Figure 1: Schematic view of a wind energy conversion system


Figure 2: Simulation model scheme

The ‘speed controller’ block of Fig. 1 consists of the two H infinity robust main controllers [5]. They are augmented with an active power controller in order to perform primary frequency regulation, such as Fig. 3 shows. The wind turbine works in deloaded conditions and the APC algorithm generates the generator torque and speed references for the ‘speed controller’ of the wind turbine according to the input ‘%Reserve’. The APC strategy changes the operation condition of the wind turbine due to the new power set-point taking into account the grid frequency.


Figure 3: Block diagram of the APC command

Fig. 4 shows an example of droop curve as well as an example of frequency decrement defined in some European grid codes where the wind turbine can contribute to the primary frequency regulation according to the droop curve if it has reserve power.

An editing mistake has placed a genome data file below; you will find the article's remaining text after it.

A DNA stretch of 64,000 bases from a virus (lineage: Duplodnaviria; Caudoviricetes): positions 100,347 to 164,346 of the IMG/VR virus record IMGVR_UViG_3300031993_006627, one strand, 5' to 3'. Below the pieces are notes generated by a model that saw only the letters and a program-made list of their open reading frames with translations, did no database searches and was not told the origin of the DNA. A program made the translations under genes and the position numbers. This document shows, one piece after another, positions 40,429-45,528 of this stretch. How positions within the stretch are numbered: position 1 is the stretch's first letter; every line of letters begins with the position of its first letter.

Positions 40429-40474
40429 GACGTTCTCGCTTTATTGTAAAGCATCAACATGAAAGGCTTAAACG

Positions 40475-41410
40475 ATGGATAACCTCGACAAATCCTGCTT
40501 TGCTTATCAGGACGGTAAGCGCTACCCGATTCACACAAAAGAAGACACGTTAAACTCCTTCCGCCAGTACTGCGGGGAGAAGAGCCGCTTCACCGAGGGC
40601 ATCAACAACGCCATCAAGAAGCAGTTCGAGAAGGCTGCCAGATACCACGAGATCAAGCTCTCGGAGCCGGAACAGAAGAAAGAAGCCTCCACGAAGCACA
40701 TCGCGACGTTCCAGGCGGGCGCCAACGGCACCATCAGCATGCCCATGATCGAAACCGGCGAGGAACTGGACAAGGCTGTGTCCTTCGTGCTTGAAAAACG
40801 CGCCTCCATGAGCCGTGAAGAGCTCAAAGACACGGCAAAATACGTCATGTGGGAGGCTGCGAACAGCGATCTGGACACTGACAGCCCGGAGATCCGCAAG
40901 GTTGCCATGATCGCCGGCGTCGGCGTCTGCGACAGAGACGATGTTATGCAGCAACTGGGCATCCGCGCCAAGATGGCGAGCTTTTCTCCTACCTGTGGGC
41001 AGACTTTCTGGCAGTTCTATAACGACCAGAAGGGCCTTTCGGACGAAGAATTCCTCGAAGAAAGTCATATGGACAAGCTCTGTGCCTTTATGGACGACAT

Figure 4: Examples of droop curve and grid frequency dip

Fig. 5 shows the working zones of the ‘Upwind’ wind turbine model when it works without power reserve (red line) or with a power reserve of 15% (blue line). In above rated zone, the wind turbine works at point A with reserve and at point B without reserve. The power curves corresponding to 100%, 85% and 50% are shown as well. When the power reference should be decreased to 50% for a limit time period due to a grip frequency dip, the operation point of the wind turbine could shift from point A to point C, keeping the nominal speed by pitch actuation and decreasing the generator torque set-point value. If the power reference should be increased to 100% the operation point of the wind turbine could shift from point A to point B. However, other alternative operation points could be considered on the power curves, for instance points D, E, F, A’ and A’’. The decision of the operating point has influence in the working conditions of the generator and, especially, in the structural loads of the wind turbines during the operation point shift.


Figure 5: Operation zones of the upwind 5MM wind turbine

Some power transitions from operating point A are considered, with a decrease to 50% for 30 s and a increase from point A to 100% for 30 s. The power transition is made following the way ACB in one case and ADF in another case and the results obtained are compared. A constant wind of 19 m/s is considered.